The effects of TSA, etoposide, and TOPIIβ knockdown are notable when contrasted with treatments that did not affect dispersion. RB has been linked to chromosome architecture and genome stability through its interactions with Condensin II complexes or through effects on Cohesin loading (Kim et al., 2021; Longworth et al., 2008; Manning et al., 2014). We used siRNA to deplete the Cohesin remover WAPL or the Condensin II component NCAPD3. In both cases, the depletion did not change the dispersion phenotype of ΔCDK-RB–expressing cells (Fig. S4, E–H), although we acknowledge that a negative result in these types of knockdown experiments must be interpreted cautiously. Furthermore, we observed no specific effects with VE-821 (which inhibits ATR-mediated DNA repair pathways; data not shown) or 5,6-dichloro-1-β-d-ribofuranosylbenzimidazole (DRB), a general inhibitor of transcription (Fig. S4 I).
To examine dispersion in more detail, we selected one of the euchromatin regions (19q13.42) and used chromatin conformation capture (3C), a proximity-based ligation assay, to look for effects of ΔCDK-RB on intrachromosomal interactions. An interaction map of the region (Wang et al., 2018) was used to design probes (Fig. 7, A and B, left panels). We first examined interactions between sites at boundaries of topologically associating domains (TADs). Strong interactions were detected between sequences near to TAD boundaries, the strongest being between TAD4 and TAD2 boundaries, but no significant differences in these interactions were detected between ΔCDK-RB and WT cells (Fig. 7 A), suggesting that the TAD boundaries are largely intact. This observation is in agreement with Hi-C data for oncogene-induced senescence and replicative senescence (Chandra et al., 2015; Criscione et al., 2016; Zirkel et al., 2018). Next, RB ChIP-seq data were used to design 3C probes targeting RB-binding sites in the loops between the TAD boundaries. These probes revealed multiple interactions between RB-bound regions. Interestingly, some of the interactions changed significantly in ΔCDK-RB–expressing cells relative to cells expressing WT RB, while others remained unchanged (Fig. 7 B). In particular, we found interactions between three pairs of RB-bound regions (KMT5C and UBE2S, KMT5C and PTPRH, and KMT5C and PRPF31) that were altered by ΔCDK-RB in three independent experimental replicates.
Collectively, these molecular studies show that the activation of RB changes the patterns of interactions between some RB-bound loci. 3C assays are focused in nature, and a more complete assessment of chromatin interactions will be required to identify the global effects of RB on TAD boundaries and between loci bound (or unbound) by RB. Nevertheless, these results confirm that ΔCDK-RB causes changes in chromatin organization. ΔCDK-RB–induced dispersion does not appear to be driven by classic E2F targets, but it requires HDACs and topoisomerases, two chromatin regulatory activities previously shown to associate with RB.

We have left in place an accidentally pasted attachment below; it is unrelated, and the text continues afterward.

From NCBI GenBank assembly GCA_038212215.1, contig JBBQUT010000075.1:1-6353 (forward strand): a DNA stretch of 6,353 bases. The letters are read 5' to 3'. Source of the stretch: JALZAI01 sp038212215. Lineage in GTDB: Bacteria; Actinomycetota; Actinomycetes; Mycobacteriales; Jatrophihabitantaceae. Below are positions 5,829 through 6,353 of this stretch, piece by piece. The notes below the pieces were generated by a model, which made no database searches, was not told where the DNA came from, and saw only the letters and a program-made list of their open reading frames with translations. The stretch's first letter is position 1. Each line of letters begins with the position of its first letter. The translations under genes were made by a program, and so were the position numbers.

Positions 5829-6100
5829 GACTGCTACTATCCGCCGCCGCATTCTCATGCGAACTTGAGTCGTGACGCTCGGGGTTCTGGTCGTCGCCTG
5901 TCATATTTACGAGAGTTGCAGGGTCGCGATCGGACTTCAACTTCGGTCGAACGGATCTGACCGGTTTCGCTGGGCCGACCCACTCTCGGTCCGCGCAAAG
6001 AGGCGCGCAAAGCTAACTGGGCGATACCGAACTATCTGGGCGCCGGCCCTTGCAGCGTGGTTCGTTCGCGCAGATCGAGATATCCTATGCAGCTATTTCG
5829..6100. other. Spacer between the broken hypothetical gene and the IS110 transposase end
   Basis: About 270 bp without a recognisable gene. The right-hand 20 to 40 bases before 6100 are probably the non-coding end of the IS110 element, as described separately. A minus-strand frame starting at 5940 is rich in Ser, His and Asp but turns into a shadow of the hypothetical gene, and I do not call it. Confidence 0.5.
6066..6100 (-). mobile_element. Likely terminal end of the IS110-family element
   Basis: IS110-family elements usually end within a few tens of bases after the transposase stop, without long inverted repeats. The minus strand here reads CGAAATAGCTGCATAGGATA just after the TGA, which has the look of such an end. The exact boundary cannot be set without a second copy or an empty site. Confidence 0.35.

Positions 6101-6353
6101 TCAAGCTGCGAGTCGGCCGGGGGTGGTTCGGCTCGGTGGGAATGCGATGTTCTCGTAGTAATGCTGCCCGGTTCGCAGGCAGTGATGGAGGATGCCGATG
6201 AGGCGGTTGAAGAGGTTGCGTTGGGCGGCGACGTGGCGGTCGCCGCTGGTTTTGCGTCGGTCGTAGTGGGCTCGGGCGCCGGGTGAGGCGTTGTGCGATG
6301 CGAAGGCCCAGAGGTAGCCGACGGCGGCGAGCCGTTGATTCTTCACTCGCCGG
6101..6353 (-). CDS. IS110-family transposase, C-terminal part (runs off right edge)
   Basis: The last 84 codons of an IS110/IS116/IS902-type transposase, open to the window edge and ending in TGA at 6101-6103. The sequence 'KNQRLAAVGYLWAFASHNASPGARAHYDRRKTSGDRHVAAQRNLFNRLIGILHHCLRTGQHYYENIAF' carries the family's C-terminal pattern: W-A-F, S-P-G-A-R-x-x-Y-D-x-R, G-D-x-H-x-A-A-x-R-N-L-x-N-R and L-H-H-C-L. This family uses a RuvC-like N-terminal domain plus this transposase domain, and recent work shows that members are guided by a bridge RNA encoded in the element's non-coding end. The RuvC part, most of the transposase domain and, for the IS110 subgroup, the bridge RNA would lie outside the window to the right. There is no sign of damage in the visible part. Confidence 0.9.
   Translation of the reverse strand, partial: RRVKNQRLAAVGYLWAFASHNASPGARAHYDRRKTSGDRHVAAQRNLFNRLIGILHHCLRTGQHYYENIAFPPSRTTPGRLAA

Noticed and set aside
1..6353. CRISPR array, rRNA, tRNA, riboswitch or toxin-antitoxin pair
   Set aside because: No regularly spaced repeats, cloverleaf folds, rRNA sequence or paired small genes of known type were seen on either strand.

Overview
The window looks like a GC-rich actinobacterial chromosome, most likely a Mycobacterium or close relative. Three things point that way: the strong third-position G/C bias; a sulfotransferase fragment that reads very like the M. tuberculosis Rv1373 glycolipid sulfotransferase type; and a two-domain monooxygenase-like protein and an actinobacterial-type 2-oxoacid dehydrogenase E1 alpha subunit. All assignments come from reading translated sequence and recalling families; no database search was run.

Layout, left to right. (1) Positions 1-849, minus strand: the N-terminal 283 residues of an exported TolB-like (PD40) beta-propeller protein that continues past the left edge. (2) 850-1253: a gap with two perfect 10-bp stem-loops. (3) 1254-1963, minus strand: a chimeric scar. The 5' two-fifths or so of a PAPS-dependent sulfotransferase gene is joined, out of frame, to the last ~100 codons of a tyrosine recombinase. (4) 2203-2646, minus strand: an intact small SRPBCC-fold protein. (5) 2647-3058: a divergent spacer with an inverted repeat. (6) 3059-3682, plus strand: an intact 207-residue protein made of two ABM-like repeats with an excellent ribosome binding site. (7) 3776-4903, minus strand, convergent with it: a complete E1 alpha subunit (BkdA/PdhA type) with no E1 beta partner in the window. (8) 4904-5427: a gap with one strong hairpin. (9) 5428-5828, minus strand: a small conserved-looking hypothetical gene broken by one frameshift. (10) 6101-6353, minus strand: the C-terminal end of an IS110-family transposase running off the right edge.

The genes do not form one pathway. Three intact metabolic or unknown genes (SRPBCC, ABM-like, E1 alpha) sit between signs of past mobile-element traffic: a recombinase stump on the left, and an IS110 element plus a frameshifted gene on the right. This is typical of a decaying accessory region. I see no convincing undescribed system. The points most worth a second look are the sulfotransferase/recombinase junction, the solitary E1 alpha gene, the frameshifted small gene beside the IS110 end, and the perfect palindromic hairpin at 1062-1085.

The changes in nuclear organization induced by ΔCDK-RB are widespread
To ask whether the nuclear changes extend beyond the four regions examined by FISH and 3C, the effects of ΔCDK-RB were assessed using whole-chromosome probes. As expected, probes for chromosomes 17 and 19 gave FISH signals that were more extensive than the regional probes, yet they clearly scattered further following ΔCDK-RB expression (Fig. 8, A–E). Quantification showed a two- to threefold increase in mean skeleton dot length for both chromosome 19 (Fig. 8 B, right panel) and chromosome 17 (Fig. 8 D, right panel) and a wider distribution of skeleton dot lengths. When dot lengths were grouped into different bins, it was also evident that ΔCDK-RB expression increased the percentage of chromosomes with the greatest degree of dispersion/scatter (Fig. 8, B and D, left panels).
A second feature of the chromosome 19 (Fig. 8 C) and 17 (Fig. 8 E) FISH signals was that they branched to a higher degree in ΔCDK-RB–expressing cells, relative to WT, an effect that likely reflects the enhanced scattering and punctation of foci. In addition, we noticed that chromosome 19 localized near to nucleolar structures in a large percentage of ΔCDK-RB–expressing cells (Fig. 8 F). Quantification of the nearest nucleolar distance for chromosome 19 confirmed that the average distance was significantly lower in ΔCDK-RB–expressing cells compared with WT (Fig. 8 G). This effect was not seen with the chromosome 17 probe (Fig. 8 H). Chromosome 19 has been reported to contain unique sequence features and epigenetic signatures (Blahnik et al., 2011; Harris et al., 2020), and these may affect some of these microscopic observations. To further explore the changes in nucleolar positioning in ΔCDK-RB–expressing cells, we quantified the nearest nucleolar distance for the euchromatic FISH probe 19q13.42, which contains four nucleolar-associated domains (Fig. S5 A). Similar to the effect seen with the whole chromosome 19 probe, in ΔCDK-RB–expressing cells, 19q13.42 positioned closer to the nucleolus, when compared with WT (Fig. S5 A). Together, these data suggest that ΔCDK-RB alters the relative position of either chromosome 19 or nucleolar structures, or both.